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Page last updated at 16:06 GMT, Wednesday, 22 October 2008 17:06 UK

EU aims to curb timeshare scams

By Chris Mason
BBC News, Strasbourg

Lloret de Mar beach, Spain
Some tourists are easily conned by pushy timeshare touts

The European Parliament has passed a law to crack down on rogue timeshare and holiday clubs.

About 1.5 million people across Europe have bought timeshares, which provide access to holiday homes for a certain period every year.

But campaigners have long argued that too many customers have been tricked and conned.

The new rules will give consumers a 14-day right of withdrawal and also increase the obligations on traders.

The sellers will have to provide a list of standard information, telling buyers exactly what is on offer - and what isn't.

A failure to offer such a list would extend the get-out clause to three months.

An overwhelming majority of MEPs voted in favour of the directive in Strasbourg on Wednesday. There were 674 votes for it, 11 against and 10 abstentions.

Closing loopholes

"With this new law we are giving consumers additional protections, new rights and we are plugging the gaps, the loopholes the scam-merchants have been operating," British Labour MEP Arlene McCarthy, who chairs the parliament's Consumer Protection Committee, told the BBC.

"Consumers will enjoy the same rights, whether they are buying in Varna on the Black Sea or Valencia on the Costa Blanca. They will now have a 14-day right of withdrawal, which means that if they had too much sun, or sangria or slivovitz, they can simply walk away and say 'I am not interested'."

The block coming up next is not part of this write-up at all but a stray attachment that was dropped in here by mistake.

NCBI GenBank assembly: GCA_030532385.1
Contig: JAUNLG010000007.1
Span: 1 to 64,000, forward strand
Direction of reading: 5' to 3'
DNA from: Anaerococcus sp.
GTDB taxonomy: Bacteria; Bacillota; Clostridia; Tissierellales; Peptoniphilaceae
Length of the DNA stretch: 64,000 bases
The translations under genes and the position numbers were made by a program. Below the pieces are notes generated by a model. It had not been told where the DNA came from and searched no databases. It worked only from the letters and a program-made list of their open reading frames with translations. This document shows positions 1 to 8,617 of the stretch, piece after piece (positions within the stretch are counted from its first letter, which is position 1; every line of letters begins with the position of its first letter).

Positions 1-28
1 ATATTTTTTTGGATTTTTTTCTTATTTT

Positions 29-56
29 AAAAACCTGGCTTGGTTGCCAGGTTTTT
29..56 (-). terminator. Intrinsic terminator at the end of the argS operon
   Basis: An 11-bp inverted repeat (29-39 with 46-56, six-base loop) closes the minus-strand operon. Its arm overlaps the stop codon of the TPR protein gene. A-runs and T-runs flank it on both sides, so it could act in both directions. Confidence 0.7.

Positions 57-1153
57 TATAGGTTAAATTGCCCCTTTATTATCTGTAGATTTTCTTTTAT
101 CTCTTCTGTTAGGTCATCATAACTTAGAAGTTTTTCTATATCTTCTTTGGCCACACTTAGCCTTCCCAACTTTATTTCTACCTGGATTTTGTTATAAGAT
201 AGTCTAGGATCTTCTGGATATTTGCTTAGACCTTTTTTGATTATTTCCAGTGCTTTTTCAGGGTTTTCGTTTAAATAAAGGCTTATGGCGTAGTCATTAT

The Timeshare Consumers Association in the UK, and its sister organisations across Europe, are welcoming the vote, but are frustrated the right of withdrawal is only a fortnight.

"These con merchants can spot the white knees and red faces of tourists a mile off - and for those holidaymakers that leave their brains at home, two weeks' grace might not be much use. If they sign up in the first few days of their holiday it could be too late by the time they're home and have a chance to think about it," said Sandy Grey, the association chairman.

Peter van der Mark, secretary-general of the Organisation for Timeshare in Europe, also welcomed the new legislation.

"We are pleased that the European Parliament has recognised the need for codes of conduct, such as ours," he said.

Mr Van der Mark said he hoped the change would help distance the reputable timeshare providers he represented from those that had done so much to damage the industry's reputation.

National governments now have a maximum of two years to ensure the directive is incorporated into law.

But Mr Grey said he had concerns that Spain - where hundreds of thousands of Europeans have timeshares - may act slowly.

He urged the Spanish government to prove him wrong and give a boost not just to consumers but to reputable timeshare dealers across the continent.

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